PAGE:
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Old 17-12-2009, 02:58   #1
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Three-Stage Charger Actually Two-Stage?

This is coming from a thread drift of the battery ventilation thread.

I believe that some 3 stage chargers are 3 stage due more to wording than to fancy electronics.

CharlieJ posted this 3 stage chargers graph in the vent thread:

(Actually I believe that the current graph in the bulk stage is wrong. It should be a flat line at the max current heighth.)

This graph indicates to me that there is a voltage setpoint. As long as the voltage is below the setpoint the current output is maximum. Once the voltage setpoint is reached, the current output is throttled as needed to maintain that setpoint. This is the transition from bulk to acceptance. This is no different than how a dumb car regulator operates. In this sense you would call your car regulator a 2 stage regulator. What is different is that the voltage setpoint is higher than what you would normally set your car regulator to. And since this would eventually overcharge your battery the smart regulator has a transition, it changes the set point after a suitable time transitioning you from the acceptence to the float stage.

From an electrical standpoint, a battery has an internal resistance that increases with increasing state of charge. Using Ohm's law this means once the battery reaches a certain state of charge there would be no way of maintaining full current output without raising the voltage above the acceptance voltage.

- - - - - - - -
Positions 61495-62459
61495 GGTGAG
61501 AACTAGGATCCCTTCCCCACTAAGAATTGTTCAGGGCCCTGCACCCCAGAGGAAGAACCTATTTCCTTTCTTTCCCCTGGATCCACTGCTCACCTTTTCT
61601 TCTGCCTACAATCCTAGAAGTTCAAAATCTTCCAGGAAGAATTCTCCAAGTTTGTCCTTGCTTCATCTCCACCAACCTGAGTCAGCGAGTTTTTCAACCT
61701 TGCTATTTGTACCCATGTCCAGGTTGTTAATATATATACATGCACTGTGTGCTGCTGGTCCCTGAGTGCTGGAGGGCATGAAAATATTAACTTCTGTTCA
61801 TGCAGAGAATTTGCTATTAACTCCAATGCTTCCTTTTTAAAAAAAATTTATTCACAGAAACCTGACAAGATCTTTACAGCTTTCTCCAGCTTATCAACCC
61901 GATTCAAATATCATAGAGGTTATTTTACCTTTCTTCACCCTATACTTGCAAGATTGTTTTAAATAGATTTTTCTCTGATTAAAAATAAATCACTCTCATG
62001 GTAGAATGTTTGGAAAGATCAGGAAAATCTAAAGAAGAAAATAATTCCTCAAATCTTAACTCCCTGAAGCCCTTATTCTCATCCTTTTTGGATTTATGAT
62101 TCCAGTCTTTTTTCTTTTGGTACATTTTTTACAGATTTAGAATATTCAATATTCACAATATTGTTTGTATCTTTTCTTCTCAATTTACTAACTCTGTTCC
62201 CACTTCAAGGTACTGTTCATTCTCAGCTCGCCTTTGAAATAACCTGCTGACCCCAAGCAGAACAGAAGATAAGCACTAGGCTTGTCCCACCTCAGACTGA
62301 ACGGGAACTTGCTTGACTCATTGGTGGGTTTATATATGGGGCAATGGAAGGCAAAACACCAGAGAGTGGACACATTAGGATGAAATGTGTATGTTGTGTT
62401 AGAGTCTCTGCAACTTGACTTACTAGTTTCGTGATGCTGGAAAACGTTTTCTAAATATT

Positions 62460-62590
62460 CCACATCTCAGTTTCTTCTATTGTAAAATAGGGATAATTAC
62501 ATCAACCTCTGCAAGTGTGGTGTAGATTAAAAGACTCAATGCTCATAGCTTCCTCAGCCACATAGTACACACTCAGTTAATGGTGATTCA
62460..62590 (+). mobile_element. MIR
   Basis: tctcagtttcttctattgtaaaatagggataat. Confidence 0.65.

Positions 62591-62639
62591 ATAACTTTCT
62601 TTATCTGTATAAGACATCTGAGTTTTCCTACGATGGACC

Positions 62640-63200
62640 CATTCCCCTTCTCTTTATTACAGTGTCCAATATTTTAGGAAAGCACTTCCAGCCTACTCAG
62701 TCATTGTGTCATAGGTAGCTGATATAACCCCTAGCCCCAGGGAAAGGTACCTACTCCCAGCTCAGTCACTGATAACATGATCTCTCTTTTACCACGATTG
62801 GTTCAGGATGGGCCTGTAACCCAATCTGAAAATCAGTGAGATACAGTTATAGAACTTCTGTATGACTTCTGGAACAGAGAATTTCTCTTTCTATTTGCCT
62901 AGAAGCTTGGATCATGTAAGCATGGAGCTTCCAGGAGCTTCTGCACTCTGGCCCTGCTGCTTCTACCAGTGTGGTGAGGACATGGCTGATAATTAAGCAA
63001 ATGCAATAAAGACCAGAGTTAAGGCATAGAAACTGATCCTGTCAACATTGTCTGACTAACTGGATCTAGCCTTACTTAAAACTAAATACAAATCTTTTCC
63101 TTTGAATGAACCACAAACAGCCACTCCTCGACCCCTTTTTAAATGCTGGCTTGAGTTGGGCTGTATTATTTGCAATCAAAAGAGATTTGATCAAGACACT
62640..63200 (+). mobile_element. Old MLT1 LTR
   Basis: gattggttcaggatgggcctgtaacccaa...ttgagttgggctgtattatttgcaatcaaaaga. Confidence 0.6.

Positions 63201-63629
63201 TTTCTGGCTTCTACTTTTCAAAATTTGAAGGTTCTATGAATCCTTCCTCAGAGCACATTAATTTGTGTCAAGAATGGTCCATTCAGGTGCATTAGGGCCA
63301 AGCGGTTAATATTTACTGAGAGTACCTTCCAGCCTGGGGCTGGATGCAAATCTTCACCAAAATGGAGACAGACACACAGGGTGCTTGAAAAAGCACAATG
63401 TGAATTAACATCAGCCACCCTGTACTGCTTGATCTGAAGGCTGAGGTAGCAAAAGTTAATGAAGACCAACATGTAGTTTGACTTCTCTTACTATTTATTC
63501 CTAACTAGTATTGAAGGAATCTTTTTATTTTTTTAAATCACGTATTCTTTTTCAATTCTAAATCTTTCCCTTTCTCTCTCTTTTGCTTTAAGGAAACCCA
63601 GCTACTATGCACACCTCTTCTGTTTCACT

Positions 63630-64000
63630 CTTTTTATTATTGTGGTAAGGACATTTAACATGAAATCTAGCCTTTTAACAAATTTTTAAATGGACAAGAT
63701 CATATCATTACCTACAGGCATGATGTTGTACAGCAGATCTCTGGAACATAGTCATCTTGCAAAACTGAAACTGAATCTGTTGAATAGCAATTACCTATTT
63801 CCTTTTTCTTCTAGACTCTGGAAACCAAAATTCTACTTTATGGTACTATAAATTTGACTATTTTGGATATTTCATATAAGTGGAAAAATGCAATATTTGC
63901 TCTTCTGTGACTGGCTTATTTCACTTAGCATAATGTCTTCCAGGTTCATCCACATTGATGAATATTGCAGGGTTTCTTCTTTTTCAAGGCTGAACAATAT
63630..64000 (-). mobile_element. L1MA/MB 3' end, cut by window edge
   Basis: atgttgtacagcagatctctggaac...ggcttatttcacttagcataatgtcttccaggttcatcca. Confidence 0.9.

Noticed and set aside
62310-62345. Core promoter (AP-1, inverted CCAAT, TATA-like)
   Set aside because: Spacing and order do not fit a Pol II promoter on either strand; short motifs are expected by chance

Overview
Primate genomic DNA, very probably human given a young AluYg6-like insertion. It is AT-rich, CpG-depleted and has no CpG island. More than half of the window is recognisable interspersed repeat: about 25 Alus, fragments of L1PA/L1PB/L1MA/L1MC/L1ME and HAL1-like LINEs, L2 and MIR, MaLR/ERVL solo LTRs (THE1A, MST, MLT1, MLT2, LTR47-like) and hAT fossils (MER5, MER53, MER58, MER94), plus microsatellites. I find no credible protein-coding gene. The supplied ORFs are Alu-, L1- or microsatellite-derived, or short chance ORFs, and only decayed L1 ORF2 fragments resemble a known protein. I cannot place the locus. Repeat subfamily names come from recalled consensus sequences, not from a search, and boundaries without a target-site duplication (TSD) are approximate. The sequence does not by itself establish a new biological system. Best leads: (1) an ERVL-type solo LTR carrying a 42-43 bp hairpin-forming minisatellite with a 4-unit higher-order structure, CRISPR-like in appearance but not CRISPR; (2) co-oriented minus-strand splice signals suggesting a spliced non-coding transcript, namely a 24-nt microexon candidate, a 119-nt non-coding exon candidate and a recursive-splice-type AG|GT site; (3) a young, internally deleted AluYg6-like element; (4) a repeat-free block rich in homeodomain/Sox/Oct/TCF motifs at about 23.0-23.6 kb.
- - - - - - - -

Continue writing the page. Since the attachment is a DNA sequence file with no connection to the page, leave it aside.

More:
I'm not saying that these chargers do not charge faster, they do because the setpoint before the cut back is higher, but if you set your car regulator to that same voltage it would behave exactly the same. The additional electronics that you are getting with the 3 stage charger turn down the voltage set point to float at a later time.

There are what I would consider true 3 stage regulators. Balmer and Iota are two examples.

The Balmer defaults to 0.2 volts higher on the bulk stage than the acceptance. It also decides how long to stay in the bulk stage by estimating how full the battery is by looking at the fraction of time that the alternator is turned on to maintain the voltage.

3. Bulk Charge - The most aggressive of the charging stages. Voltage is held at a pre-set level, specified by battery program
selected, for a set time period. Factory-set bulk time is 30 minutes.
4. Calculated Bulk Charge - Holds voltage at bulk level for six minutes, then calculates battery condition by comparing
existing voltage, time at voltage, and field percentage to target values. If values are met, the regulator advances to the
next stage. If values are not met, the regulator extends the bulk charge time by an additional six minutes and compares

real-time to target values. This will re-occur until all values are met.

Iota's IQ also has a higher bulk voltage set point than the acceptance, but they don't go into how the stages advance.

IQ Smart Charger for DLS Series Battery Chargers from IOTA Engineering


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Old 21-12-2009, 14:09   #2
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Your Assumption Is Correct

The three charging stages should be referenced as to "how the battery is responding to the charging source".

1-Regulated volt set point has not been reached

2-Regulated volt set point has been reached-